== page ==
Although financial regulators found no evidence of suspicious business activities, the exchange still has to pay taxes amounting to $28 million.

Following three months of investigations, the government has finally dropped charges against Bithumb, the second largest cryptocurrency exchange in South Korea. Local financial authorities and the National Tax Service (NTS) found no evidence of illegal operations like tax evasion, according to an official statement on June 8.

Bithumb has been involved in extensive investigation since January, when different government agencies, such as NTS, Korea Financial Intelligence Unit (KFIU), and Financial Services Commission (FSC) started checking the company’s financial records. This week, the agency unveiled they closed the investigation back in April due to lack of evidence of fraudulent activities and ordered Bithumb to pay a $28 million tax.

According to the NTS, the review was launched after the agency noticed huge earnings the exchange received from digital currencies trading and transaction fees. The exchange recorded a 171-fold growth in revenues in a one-year period, driven by an increase in virtual currency demand in the Korean market. This urged the agency to ensure the company doesn’t hide some of its financial holdings.

In the beginning of January, the NTS together with other government officials visited the exchange’s headquarters in Seoul and seized all data necessary for the investigation, including various devices and computer documents. During the three-month investigation, the regulators reviewed the company’s transaction history and balance sheet to assess its tax payouts.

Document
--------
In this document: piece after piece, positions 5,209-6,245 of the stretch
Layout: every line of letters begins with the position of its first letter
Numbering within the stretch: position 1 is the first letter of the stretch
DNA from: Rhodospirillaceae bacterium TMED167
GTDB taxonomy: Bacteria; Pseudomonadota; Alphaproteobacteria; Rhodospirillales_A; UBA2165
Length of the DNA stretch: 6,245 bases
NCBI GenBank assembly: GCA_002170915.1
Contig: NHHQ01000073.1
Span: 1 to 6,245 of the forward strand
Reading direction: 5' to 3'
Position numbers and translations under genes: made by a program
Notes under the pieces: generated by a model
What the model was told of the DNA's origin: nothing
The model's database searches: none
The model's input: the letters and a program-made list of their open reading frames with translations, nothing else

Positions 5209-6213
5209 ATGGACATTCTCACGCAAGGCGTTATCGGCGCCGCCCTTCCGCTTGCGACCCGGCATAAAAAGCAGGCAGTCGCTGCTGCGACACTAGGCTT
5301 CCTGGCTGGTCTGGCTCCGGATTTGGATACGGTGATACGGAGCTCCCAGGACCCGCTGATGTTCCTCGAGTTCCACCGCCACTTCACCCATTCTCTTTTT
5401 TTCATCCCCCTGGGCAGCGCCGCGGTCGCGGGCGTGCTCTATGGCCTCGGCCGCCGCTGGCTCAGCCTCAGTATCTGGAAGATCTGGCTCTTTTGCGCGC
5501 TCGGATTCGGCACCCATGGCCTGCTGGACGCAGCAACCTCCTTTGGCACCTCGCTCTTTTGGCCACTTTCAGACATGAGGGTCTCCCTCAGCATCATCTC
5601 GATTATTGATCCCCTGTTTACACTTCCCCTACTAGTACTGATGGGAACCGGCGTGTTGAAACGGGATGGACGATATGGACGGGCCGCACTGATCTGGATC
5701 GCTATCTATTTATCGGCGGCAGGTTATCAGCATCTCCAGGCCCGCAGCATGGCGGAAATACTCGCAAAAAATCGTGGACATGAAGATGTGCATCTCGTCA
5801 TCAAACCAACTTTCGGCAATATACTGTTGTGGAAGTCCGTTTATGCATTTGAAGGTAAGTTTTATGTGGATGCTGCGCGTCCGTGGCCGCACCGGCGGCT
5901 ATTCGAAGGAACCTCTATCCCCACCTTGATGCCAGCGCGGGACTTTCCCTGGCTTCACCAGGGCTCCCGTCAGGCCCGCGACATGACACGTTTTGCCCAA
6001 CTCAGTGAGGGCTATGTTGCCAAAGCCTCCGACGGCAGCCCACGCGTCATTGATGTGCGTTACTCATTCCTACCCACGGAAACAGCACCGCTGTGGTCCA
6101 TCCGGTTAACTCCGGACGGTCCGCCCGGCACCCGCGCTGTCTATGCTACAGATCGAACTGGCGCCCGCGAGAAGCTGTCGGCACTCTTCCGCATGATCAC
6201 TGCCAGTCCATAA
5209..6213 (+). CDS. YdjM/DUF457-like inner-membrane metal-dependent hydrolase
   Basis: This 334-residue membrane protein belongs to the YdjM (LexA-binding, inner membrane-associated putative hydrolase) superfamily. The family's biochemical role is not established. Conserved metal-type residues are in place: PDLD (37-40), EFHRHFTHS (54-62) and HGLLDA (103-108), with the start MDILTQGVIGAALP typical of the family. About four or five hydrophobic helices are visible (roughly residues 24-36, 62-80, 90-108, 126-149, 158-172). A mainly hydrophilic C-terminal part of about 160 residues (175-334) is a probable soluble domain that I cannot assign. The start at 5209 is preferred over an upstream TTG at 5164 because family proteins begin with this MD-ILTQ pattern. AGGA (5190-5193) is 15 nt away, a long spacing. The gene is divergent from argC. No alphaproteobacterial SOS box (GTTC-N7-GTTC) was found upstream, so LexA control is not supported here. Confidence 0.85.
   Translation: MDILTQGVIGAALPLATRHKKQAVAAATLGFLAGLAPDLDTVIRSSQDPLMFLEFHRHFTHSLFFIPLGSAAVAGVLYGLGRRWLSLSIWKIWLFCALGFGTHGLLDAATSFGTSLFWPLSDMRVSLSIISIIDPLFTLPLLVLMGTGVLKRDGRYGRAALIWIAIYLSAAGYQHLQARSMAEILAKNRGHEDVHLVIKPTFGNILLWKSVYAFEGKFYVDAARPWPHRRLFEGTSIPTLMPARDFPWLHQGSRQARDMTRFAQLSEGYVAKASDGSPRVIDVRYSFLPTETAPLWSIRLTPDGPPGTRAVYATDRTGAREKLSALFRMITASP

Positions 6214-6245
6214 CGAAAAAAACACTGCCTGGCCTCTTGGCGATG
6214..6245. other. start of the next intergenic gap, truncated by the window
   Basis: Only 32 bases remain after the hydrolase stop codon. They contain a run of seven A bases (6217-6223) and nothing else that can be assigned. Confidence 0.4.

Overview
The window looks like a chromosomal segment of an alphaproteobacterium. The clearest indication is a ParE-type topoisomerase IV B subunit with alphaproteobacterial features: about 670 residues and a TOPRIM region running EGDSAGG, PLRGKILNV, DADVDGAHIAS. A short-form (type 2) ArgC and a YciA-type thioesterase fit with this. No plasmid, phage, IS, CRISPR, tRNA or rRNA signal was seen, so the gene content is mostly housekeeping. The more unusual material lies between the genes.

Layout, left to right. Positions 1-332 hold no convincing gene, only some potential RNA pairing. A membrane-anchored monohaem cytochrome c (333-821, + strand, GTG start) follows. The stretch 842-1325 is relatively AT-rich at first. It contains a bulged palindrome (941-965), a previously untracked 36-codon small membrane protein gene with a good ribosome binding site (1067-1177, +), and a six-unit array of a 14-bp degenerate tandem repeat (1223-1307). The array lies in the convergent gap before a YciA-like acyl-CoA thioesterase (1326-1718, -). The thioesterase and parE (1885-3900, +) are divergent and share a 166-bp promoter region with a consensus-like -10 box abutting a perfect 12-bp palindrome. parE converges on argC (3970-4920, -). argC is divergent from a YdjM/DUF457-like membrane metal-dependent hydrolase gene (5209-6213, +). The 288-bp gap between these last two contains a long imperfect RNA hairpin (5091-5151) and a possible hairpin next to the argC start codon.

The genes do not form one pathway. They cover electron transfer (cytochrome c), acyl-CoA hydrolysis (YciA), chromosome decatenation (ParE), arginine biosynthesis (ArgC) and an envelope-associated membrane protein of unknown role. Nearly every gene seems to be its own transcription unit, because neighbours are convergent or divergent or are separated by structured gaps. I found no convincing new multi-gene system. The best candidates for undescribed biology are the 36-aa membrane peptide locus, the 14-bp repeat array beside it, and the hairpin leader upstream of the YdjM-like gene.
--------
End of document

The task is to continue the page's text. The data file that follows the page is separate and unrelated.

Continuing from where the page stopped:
“The NTS has conducted an audit of Bithumb’s accounting record for the 2014-2017 business years,” said a spokesperson for the agency. “The exchange has paid all the related taxes and fees without any objection. Although a large tax amount was imposed, no implication of tax evasion was found, so the NTS cleared the charges and officially closed the investigation.”

The clearance of the trading platform has definitely improved situation within the cryptocurrency sector in South Korea, bringing legitimacy to the market and boosting investor confidence.

Bithumb is now one of the second biggest cryptocurrency exchange in South Korea after Upbit. Last year, it generated 333 billion won in sales and 427 billion won in net profit, demonstrating a huge surge from 2016 when it gained 4.3 billion won in sales and 2.5 billion won in net profit.

In a move to improve transparency of its business operations, the company recently shut down cryptocurrency trading operations in 11 countries now blacklisted by the Non-Cooperative Countries and Territories (NCCT), including North Korea, Iraq, and Iran. Bithumb will no longer register users from these countries in order to prevent money laundering, terror funding and other illicit activities.

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